On May 8, the people of Schleswig-Holstein will elect their new regional parliament. We have compiled the most important information on the organization and conduct of regional elections for you.
This is how the electoral system works in Schleswig-Holstein
- About 2.3 million eligible voters
- The legal voting age is 16. Anyone wishing to apply must be at least 18 years old
- German citizenship is a prerequisite for being able to vote
- At the first vote, a direct candidate is elected. The second vote is given for a state list and decides the electoral result in percentage of a party
After an election by relative majority, at least 35 of the 69 seats are allocated in the first round. At least the remaining 34 seats are allocated to national party lists based on the results of the second vote. The five percent hurdle applies to the election, with the exception of the Voters’ Association of South Schleswig (SSW). This represents the Danish minority and the Frisians.
The Wahl-O-Mat for the regional elections in Schleswig-Holstein
If you still don’t know which party to vote for on May 8, you can get help from Wahl-O-Mat. 38 theses deal with the most important topics of state policy. Ultimately, the extent to which his own views match the party’s election manifestos is revealed.
The theses for the election were selected by young people and first-time voters as well as employees of the State Commissioner for Civic Education, the Federal Agency for Civic Education and political experts from the ‘State.
Surf tip: Wahl-O-Mat Schleswig-Holstein regional elections now online: who are you voting for?
These are Schleswig-Holstein’s best candidates
The best candidates of the parties represented in the state parliament:
- Daniel Gunther, CDU
- Thomas Losse-Müller, SPD
- Monika Heinold, Greens
- Bernd Buchholz, FDP
- Jörg Nobis, AfD
- Lars Harms, SSW
Parties that are not represented in the state parliament but have established state lists that have been approved by the state election commission
- Left, Susanne Spethmann
- Free Voters, Gregor Voht
- Animal Welfare Party, Janine Bahr van Gemmert
- Pirate Party, Mark Hintz
- the base
- The party
- health research
Parties not represented in the state parliament must submit 1,000 supporting signatures to participate.
Current polls put the CDU in the lead in Schleswig-Holstein
The CDU leadership sees the regional elections in Schleswig-Holstein and North Rhine-Westphalia in May as an opportunity to counterbalance the traffic light coalition at the federal level. “These regional elections are also important for Germany in order to ensure a bourgeois corrective to the Bundesrat at the federal level,” CDU General Secretary Mario Czaja told the German Press Agency in Berlin. After the Saarland elections, lost with a bang, at the end of March, the elections in Schleswig-Holstein on May 8 and in North Rhine-Westphalia on May 15 should be the first real test of the mood for the promised new CDU start by new party leader Friedrich Merz.
In Schleswig-Holstein, CDU Prime Minister Daniel Günther (Schleswig-Holstein) wants to defend his government power. And there is also a good chance of winning the election, Czaja said. This is also confirmed by the results of the current survey. Because five good weeks before the regional elections in Schleswig-Holstein, the CDU has further widened its lead. Prime Minister Daniel Günther’s Christian Democrats came in at 36% in a poll by opinion research institute Infratest dimap, as NDR reported on Thursday. This is an increase of three percentage points from the previous survey on March 10.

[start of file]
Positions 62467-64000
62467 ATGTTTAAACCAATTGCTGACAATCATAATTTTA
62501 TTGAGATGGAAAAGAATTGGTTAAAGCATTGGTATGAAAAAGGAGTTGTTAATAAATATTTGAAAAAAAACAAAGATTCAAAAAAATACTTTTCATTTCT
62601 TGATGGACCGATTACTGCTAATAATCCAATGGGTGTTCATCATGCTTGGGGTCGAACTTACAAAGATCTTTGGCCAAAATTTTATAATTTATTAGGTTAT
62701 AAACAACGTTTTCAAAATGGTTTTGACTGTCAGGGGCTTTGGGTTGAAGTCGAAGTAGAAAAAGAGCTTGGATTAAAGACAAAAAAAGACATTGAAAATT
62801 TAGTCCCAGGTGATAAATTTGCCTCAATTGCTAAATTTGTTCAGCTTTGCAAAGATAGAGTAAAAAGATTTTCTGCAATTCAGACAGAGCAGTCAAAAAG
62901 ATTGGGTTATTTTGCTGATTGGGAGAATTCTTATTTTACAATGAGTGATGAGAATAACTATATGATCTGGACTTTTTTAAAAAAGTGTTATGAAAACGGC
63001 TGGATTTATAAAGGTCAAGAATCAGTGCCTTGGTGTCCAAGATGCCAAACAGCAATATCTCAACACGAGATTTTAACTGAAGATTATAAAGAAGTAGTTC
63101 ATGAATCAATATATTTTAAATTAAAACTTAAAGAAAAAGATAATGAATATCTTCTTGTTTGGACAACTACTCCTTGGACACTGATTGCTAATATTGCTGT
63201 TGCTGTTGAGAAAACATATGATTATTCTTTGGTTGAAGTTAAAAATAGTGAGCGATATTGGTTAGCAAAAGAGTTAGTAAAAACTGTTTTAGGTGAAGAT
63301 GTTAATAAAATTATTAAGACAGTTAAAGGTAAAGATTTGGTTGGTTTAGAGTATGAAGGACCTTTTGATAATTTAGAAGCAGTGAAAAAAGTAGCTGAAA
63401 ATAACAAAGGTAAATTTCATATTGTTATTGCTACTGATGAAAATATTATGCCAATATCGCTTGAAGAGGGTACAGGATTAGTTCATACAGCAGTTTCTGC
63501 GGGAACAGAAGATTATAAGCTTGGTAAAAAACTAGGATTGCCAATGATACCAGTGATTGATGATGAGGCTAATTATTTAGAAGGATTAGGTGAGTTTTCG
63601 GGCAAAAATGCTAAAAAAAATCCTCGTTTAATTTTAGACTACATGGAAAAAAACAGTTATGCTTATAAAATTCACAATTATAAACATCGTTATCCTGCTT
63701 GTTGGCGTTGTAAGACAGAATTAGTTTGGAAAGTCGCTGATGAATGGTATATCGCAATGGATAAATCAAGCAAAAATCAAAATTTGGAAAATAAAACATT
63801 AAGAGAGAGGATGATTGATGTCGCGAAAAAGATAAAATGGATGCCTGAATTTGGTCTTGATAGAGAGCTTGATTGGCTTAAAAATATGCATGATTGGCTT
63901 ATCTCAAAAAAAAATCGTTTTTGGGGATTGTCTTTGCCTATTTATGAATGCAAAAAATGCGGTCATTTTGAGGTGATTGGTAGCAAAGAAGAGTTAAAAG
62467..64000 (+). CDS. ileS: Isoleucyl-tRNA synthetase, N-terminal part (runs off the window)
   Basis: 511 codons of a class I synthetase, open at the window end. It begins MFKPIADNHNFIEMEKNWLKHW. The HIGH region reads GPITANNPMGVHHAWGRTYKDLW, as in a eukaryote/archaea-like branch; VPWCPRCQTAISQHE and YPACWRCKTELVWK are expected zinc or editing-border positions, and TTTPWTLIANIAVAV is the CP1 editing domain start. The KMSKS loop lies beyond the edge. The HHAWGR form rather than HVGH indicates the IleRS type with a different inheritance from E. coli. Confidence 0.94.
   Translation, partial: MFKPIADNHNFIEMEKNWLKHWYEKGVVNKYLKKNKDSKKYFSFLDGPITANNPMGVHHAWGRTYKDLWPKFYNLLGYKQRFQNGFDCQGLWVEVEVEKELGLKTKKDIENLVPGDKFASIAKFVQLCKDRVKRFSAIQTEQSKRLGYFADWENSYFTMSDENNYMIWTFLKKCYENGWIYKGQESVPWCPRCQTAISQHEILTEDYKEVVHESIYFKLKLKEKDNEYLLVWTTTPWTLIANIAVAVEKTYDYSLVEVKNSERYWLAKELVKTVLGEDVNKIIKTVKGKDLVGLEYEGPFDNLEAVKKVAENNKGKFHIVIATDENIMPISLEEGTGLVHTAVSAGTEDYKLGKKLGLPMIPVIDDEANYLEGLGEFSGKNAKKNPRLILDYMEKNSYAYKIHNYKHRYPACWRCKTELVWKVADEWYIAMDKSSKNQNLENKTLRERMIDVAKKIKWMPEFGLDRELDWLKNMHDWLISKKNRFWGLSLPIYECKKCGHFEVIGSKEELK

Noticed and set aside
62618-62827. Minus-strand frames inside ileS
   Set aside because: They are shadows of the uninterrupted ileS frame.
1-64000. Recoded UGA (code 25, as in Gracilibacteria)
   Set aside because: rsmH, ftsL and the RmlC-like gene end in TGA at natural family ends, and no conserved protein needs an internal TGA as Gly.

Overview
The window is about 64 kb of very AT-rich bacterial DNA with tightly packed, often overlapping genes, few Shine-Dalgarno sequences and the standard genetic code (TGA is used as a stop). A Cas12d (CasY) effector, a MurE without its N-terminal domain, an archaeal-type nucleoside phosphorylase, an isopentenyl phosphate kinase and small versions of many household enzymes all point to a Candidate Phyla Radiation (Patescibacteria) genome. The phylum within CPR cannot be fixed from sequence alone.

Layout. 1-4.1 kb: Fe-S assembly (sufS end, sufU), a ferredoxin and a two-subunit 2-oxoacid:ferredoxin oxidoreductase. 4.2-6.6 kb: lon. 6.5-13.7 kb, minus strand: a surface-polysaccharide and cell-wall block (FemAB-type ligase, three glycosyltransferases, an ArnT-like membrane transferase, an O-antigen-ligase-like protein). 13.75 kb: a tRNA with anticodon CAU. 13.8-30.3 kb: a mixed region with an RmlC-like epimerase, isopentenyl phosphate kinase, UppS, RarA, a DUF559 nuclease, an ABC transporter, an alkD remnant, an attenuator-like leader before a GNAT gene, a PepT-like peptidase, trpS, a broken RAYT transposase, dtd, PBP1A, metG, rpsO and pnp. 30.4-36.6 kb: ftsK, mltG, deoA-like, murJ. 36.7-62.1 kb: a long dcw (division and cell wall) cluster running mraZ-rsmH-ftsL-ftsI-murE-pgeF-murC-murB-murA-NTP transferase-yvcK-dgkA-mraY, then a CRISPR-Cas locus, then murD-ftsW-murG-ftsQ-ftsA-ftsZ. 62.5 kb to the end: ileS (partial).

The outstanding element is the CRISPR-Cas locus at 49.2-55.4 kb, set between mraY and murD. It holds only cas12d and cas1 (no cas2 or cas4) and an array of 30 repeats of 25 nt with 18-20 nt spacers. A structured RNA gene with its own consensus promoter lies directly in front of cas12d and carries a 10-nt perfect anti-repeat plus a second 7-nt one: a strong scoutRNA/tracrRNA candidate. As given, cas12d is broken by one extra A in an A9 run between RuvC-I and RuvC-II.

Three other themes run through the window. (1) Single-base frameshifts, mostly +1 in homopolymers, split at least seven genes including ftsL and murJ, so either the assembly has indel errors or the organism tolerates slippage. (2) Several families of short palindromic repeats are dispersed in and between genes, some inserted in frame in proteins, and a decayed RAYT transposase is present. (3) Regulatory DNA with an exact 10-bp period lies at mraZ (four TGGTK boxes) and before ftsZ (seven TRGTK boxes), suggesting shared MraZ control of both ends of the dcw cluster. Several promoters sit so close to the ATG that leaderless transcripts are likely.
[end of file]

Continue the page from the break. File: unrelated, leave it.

Acting Prime Minister Günther remains very popular
“As with all state elections, these are also primarily state political matters,” Czaja stressed. Above all, the federal leadership of the CDU also saw these other specific reasons for the failure of the CDU in Saarland. At the time, Merz vehemently rejected allegations that the federal party had not sufficiently supported CDU Prime Minister Tobias Hans, who was removed from office there, in regional elections in Saarland. However, Czaja conceded: “Of course it is also important for us as a party that the two prime ministers can continue their work. And there’s all the support we can give.”
At least according to current polls, things are looking good for outgoing Prime Minister Daniel Günther at the moment. According to the survey, support for a union-led state government is also based on its popularity – around three-quarters of voters (74%) are currently satisfied with its work. This means that Günther is still at the top in terms of politicians’ satisfaction in a nationwide Infratest comparison. The leading candidate of the Greens, Monika Heinold, convinced 41% of the voters (plus four percentage points), the SPD challenger Thomas Losse-Müller was assessed positively by 15% (plus two percentage points).
This is how the other parties are doing now
Infratest dimap interviewed 1,158 eligible voters in Schleswig-Holstein by phone or online for the March 24-29 survey. The survey’s margin of error is between two and three percentage points.
According to this survey, the SPD reached 20% unchanged, while the Greens lost two percentage points and now reach 18%. The FDP loses a percentage point and has 8% of voters, the AfD reaches 6%. The South Schleswig Voters’ Association SSW, which was released from the 5% hurdle, also reached 4% unchanged.
With this result, the CDU could govern alone in Kiel with the Greens and without the Liberals. According to the poll, a green-black alliance continues to garner the approval of 37% of those eligible to vote. The current Jamaican alliance of CDU, Greens and FDP is receiving even more approval. 40% of respondents rated it as very good or good.